Description by Slave Voyages: "This digital memorial raises questions about the largest slave trades in history and offers access to the documentation available to answer them. European colonizers turned to Africa for enslaved laborers to build the cities and extract the resources of the Americas. They forced millions of mostly unnamed Africans across the Atlantic to the Americas, and from one part of the Americas to another. Analyze these slave trades and view interactive maps, timelines, and animations to see the dispersal in action."
Description by Electronic New France: "where all the best websites pertaining to French colonial America are gathered." Far from all archives and collections listed on this website include free online digital collections but several do. Those who do not, still include valuable research guides and inventories.
Links to library, university, and institute digital collections that deals with the history of Early America in global context.
Description by Northeastern University: "The Early Caribbean Digital ARchive is an open access collection of pre-twentieth-century Caribbean texts, maps, and images. Texts include travel narratives, novels, poetry, natural histories, and diaries that have not been brought together before as a single collection focused on the Caribbean."
Description at the Digital Archive: "The Slave Societies Digital Archive (formerly Ecclesiastical and Secular Sources for Slave Societies), directed by Jane Landers and hosted at Vanderbilt University, preserves endangered ecclesiastical and secular documents related to Africans and African-descended peoples in slave societies. SSDA holdings include more than 700,000 digital images drawn close to 2,000 unique volumes dating from the sixteenth through twentieth centuries that document the lives of an estimated four to six million individuals. This collection contains the most extensive serial records for the history of Africans in the Atlantic World, and also includes valuable information about the indigenous, European, and Asian populations who lived alongside them."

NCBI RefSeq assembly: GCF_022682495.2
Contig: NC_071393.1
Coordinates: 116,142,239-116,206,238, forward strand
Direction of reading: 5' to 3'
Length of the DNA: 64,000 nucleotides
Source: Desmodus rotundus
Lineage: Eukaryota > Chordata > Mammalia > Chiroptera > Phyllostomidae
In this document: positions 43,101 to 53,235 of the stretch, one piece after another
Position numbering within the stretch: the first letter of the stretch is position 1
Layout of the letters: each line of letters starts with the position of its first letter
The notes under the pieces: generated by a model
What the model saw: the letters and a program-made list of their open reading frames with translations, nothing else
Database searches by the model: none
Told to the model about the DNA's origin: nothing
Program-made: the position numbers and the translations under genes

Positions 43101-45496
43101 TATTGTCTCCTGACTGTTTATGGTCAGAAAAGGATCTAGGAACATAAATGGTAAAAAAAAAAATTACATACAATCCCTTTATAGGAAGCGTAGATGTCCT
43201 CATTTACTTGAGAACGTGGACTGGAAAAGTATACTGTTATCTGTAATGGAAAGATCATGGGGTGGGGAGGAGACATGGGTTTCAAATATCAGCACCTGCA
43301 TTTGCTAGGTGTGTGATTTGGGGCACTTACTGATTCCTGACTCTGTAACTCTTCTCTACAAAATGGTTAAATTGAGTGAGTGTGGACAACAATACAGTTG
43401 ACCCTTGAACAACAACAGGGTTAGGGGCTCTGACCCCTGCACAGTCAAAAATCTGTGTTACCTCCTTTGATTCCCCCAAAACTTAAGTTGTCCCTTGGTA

Colonial North America at Harvard Library provides access to remarkable and wide-ranging materials digitized as part of an ongoing, multi-year project. When complete, the project will make available to the world approximately 650,000 digitized pages of all known archival and manuscript materials in the Harvard Library that relate to 17th- and 18th-century North America. Each item is connected to countless stories—of lives lived quietly and extravagantly, of encounters peaceful and volatile, and of places near and far – providing an opportunity to travel back in time, to rethink familiar stories, and to discover new ones.
BDPI (Biblioteca Digital del Patrimonio Iberoamericano) is a project launched by the Asociación de Bibliotecas Nacionales de Iberoamérica (ABINIA). Its objective is the creation of a portal which provides access, from a single search point, to the digital resources of all the participating libraries.
A large collection of digital archives with documents from different periods of Swedish history from the time of the Kalmar Union until the present.